Daniel Curran MD, Finders International talks Intestate Succession Rules and who Inherits - The Malvern Observer

Daniel Curran MD, Finders International talks Intestate Succession Rules and who Inherits

Malvern Editorial 26th Jun, 2023   0

Intestate succession rules in England and Wales determine how an individual’s assets are distributed when they pass away without a valid will.

No Will? Then intestate succession law is used

Daniel Curran, Finders International comments, “A recent survey by the charity will-writing scheme, Will Aid, identified that more than half of UK adults have yet to make a will. Those who die without a valid will may leave their loved ones with little control over their assets, and potentially open to costly legal challenges and delays in sorting out the estate.”

While creating a will is essential to ensure the smooth distribution of assets after death, many individuals in England and Wales fail to plan ahead. In such cases, the Intestacy Rules come into play. These rules are designed to distribute the deceased’s assets in a specific order, primarily based on blood relationships, ensuring fairness and providing clarity in the absence of a will.

Spouse or Civil Partner’s Entitlement

If the deceased is survived by a spouse or civil partner, they are entitled to inherit a significant portion of the estate. The Intestacy Rules grant the surviving spouse or civil partner the first right to the estate, including personal chattels, a statutory legacy, and a share of the remaining estate. The specific entitlement depends on the value of the estate and whether the deceased has surviving children or other relatives.




Distribution to Children and Descendants

If the deceased has children but no surviving spouse or civil partner, the Intestacy Rules dictate that the children inherit the estate. The estate is divided equally among the children, regardless of their age or financial circumstances. If a child predeceases the deceased but leaves behind their own descendants, those descendants may inherit their parent’s share of the estate.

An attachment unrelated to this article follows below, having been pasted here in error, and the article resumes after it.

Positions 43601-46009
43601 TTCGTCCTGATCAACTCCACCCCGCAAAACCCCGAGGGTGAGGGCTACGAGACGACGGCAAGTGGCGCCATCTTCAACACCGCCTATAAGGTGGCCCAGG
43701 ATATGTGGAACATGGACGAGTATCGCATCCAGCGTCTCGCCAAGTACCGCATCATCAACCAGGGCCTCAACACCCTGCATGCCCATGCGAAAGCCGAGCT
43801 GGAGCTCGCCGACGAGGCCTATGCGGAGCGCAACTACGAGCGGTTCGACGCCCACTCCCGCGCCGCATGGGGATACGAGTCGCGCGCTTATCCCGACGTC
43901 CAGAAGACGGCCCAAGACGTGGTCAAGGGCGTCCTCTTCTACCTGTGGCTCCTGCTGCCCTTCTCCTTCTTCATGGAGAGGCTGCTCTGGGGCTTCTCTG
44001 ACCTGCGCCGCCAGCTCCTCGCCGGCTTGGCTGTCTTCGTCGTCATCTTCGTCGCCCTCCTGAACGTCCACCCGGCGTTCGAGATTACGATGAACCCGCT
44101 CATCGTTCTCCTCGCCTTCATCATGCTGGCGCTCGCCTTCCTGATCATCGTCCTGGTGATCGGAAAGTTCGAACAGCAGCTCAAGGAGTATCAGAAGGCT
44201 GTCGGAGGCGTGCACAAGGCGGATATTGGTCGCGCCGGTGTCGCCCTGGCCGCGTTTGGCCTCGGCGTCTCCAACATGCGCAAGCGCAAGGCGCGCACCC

Entitlement of Other Relatives

In cases where the deceased has no surviving spouse, civil partner, children, or descendants, the Intestacy Rules define a specific order of entitlement for other relatives. This includes parents, siblings, nieces, nephews, and other blood relatives. The order of entitlement ensures that close relatives are given priority in inheriting the estate, providing structure and clarity to the distribution process.


You can read more about Intestacy Rules, here.

Claims and Disputes

In some situations, individuals who believe they should have been included in the distribution under the Intestacy Rules may contest the distribution or make a claim against the estate. Such disputes can be complex and require legal intervention to resolve. It is generally advisable for potential claimants to seek legal advice to understand their rights and options in these circumstances.

Understanding the Intestate Succession Rules in England and Wales is crucial to ensure a fair distribution of assets in the absence of a will, avoiding potential conflicts and confusion.

Could you be the recipient of an unexpected windfall?

Most of us would like to answer a resounding “yes” to that question, especially if the sum is substantial, but how do you go about finding out if you are the entitled relative to an Unclaimed Inheritance as per the rules of succession?

A good starting point is the Bona Vacantia list, which lists unclaimed estates for public use in England and Wales. Updated daily, it details the estates of those who have died without a valid will in place and who appear to have no next of kin to claim the estate. If you recognise any of the names on that list, you might be in line to inherit all or part of that estate.

Recognise a name on the list?

Daniel Curran Finders shares his advice, “In order to make a claim on the estate, you will need to prove your relationship to the deceased.

It’s also key to note that the value of an unclaimed estate on the Bona Vacantia list isn’t known until it is claimed. Therefore, you risk finding yourself out of pocket if you pursue the claim yourself due to legal fees. Reputable heir hunting firms do not ask for fees upfront and will only take money once the value of the estate is realised.”

If you think you might be entitled to one of the unclaimed estates listed on the Bona Vacantia List you can contact Danny’s team at Finders International, here. They specialise in tracing heirs to property, estates, assets and unclaimed funds worldwide.

You never know… it could be you!

This is a submitted article

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